Rwanda genocide: ICTR overturns ex-ministers' convictions

Rwandan soldier at the genocide memorial in Bisesero, Rwanda (file image from 1999) About 800,000 people were killed during the genocide

A UN-backed court has overturned the genocide convictions of two Rwandan former ministers and ordered their immediate release.

Justin Mugenzi and Prosper Mugiraneza had been sentenced to 30 years in prison in 2011 for complicity, and incitement, to commit genocide.

Analysts say Rwanda's government is likely to be angry at their acquittal.

About 800,000 people, mostly ethnic Tutsis and moderate Hutus, were killed in the 1994 Rwandan genocide.

Mr Mugenzi was the trade minister during the genocide and Mr Mugiraneza the minister in charge of civil servants.

The International Criminal Tribunal for Rwanda (ICTR) convicted them on the grounds that they had attended a meeting where a decision was taken to dismiss the prefect of the Butare region in southern Rwanda for preventing massacres from taking place and for later being present when interim President Theodore Sindikubwabo urged people to kill Tutsis.

'Influential figure'

Start Quote

This acquittal is another nail in the coffin of the victims of the genocide”

End Quote Jean Pierre Dusingizemungu Ibuka genocide survivor group

The appeal judges, however, found that Mr Mugenzi and Mr Mugiraneza did not know that Mr Sindikubwabo was going to make the speech, AFP news agency reports.

The judges also said the dismissal of the prefect, Jean-Baptiste Habyarimana, could have been decided "for political and administrative reasons" and not necessarily in order to speed up the massacres.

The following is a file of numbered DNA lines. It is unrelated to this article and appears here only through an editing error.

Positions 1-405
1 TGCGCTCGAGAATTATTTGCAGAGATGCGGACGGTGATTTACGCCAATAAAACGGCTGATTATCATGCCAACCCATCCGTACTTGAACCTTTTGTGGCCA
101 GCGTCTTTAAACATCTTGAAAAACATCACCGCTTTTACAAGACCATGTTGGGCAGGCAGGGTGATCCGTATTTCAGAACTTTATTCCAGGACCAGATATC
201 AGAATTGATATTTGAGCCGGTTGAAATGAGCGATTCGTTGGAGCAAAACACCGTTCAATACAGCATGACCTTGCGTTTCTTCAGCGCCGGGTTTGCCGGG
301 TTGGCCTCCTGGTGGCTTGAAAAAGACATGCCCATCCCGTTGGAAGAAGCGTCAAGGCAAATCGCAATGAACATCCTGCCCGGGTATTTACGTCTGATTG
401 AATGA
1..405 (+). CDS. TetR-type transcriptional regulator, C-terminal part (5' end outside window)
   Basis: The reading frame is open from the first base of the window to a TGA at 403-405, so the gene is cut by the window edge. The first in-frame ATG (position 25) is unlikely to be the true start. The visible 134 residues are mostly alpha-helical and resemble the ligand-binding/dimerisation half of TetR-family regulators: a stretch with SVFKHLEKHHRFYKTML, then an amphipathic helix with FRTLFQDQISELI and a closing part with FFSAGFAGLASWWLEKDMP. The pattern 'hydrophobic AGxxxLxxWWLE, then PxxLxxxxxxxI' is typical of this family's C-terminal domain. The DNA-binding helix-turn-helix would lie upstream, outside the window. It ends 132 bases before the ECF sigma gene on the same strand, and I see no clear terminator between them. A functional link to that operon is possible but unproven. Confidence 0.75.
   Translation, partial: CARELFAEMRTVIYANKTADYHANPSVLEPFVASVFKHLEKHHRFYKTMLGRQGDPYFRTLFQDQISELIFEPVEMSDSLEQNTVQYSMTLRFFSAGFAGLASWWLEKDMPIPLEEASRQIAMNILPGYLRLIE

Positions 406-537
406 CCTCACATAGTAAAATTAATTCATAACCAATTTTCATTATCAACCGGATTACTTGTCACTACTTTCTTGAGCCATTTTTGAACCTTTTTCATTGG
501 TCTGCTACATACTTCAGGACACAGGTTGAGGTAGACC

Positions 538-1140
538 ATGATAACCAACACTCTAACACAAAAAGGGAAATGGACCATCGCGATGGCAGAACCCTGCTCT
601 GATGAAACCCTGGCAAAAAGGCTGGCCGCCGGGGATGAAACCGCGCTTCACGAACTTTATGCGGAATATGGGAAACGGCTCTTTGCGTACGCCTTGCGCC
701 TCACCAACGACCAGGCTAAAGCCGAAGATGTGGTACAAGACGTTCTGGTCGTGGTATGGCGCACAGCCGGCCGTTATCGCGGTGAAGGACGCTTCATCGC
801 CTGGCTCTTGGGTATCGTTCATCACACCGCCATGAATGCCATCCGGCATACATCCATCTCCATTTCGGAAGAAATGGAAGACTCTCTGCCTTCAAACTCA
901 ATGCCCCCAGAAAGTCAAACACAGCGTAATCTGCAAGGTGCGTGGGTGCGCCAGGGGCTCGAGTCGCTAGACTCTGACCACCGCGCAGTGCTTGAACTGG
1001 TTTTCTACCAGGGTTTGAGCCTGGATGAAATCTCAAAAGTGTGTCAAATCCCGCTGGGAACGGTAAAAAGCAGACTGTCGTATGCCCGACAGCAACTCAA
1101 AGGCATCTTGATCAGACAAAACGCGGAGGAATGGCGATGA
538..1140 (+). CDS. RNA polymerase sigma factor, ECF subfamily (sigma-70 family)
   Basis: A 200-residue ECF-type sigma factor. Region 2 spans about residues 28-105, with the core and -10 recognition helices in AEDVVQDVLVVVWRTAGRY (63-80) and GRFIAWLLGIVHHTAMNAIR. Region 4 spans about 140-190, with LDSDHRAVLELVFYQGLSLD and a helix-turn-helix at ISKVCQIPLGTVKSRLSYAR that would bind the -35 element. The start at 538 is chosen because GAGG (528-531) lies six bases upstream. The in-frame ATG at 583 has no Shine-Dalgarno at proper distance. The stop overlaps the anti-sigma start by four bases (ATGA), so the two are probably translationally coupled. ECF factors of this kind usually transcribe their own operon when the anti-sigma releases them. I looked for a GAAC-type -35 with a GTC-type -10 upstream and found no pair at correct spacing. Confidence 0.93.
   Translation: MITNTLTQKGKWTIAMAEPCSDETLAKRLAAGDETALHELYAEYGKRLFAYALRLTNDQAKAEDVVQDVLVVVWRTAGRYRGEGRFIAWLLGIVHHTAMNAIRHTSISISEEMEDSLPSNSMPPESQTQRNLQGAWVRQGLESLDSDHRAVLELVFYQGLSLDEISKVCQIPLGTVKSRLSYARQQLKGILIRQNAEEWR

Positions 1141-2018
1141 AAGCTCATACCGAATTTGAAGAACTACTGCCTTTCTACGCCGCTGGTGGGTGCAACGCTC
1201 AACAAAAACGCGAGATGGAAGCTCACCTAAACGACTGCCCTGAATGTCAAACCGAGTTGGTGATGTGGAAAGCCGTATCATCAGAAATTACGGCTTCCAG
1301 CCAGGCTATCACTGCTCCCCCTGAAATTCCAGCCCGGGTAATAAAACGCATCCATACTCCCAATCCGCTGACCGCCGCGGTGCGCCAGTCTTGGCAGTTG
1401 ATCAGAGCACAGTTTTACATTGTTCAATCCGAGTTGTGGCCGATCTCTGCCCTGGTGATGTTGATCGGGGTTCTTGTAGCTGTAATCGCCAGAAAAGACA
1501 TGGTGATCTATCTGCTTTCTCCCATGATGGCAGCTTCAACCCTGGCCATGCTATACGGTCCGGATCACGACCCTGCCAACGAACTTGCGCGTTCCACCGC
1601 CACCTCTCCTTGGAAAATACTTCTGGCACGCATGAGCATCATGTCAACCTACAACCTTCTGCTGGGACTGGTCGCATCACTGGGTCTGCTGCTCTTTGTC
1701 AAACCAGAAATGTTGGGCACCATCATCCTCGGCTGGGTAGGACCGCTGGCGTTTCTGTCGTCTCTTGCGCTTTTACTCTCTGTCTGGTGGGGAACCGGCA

Analysts say Rwanda's government is likely to be furious, especially with the acquittal of Mr Mugiraneza who was an influential figure in the government responsible for the genocide.

Rwanda's government, which is led by the Tutsi former rebels who fought the genocidal government, has been a long-standing critic of the ICTR, accusing it of being too slow and expensive.

The Ibuka genocide survivors' group, which is thought to be close to the government, has condemned the judgement.

"This acquittal is another nail in the coffin of the victims of the genocide, and a smack in the face for survivors of the genocide too," said Ibuka head Professor Jean Pierre Dusingizemungu.

"The ICTR has delivered nothing for either the victims or the survivors of the genocide, delivering no compensation for the horrific atrocities committed during the genocide planned and perpetrated by the government of which Mugenzi and Mugiraneza were indisputably members - even though the ICTR denies that they were actively involved."

The ICTR has repeatedly defended its record, saying that genocide trials at international tribunals are extremely complicated affairs.

The ICTR is due to close in 2014 after it has finalised 15 other appeal cases.

The ICTR says it has completed more than 70 cases since it was set up under a UN Security Council resolution in November 1994 to try the ringleaders of the genocide.

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